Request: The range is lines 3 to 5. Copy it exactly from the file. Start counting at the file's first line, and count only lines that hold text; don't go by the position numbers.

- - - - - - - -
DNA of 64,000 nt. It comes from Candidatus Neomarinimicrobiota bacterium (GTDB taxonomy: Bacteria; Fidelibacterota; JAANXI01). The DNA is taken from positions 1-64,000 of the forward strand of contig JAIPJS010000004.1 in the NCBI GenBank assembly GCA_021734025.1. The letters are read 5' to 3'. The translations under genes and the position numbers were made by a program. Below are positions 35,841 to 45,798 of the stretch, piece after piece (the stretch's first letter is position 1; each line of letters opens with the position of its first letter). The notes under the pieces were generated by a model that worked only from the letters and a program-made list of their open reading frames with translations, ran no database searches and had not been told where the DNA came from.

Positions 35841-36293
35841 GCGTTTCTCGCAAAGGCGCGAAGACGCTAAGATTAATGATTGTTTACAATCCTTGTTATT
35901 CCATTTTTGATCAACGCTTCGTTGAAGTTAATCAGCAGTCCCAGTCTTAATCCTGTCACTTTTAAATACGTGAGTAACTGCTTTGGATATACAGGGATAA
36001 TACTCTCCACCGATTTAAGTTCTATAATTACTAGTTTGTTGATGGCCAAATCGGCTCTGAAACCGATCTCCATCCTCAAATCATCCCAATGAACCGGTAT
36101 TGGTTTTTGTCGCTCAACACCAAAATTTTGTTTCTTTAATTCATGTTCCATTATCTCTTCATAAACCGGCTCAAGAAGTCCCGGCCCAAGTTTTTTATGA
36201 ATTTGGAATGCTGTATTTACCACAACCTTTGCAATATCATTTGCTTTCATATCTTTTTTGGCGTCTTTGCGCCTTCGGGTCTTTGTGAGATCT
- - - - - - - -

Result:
35841 GCGTTTCTCGCAAAGGCGCGAAGACGCTAAGATTAATGATTGTTTACAATCCTTGTTATT
35901 CCATTTTTGATCAACGCTTCGTTGAAGTTAATCAGCAGTCCCAGTCTTAATCCTGTCACTTTTAAATACGTGAGTAACTGCTTTGGATATACAGGGATAA
36001 TACTCTCCACCGATTTAAGTTCTATAATTACTAGTTTGTTGATGGCCAAATCGGCTCTGAAACCGATCTCCATCCTCAAATCATCCCAATGAACCGGTAT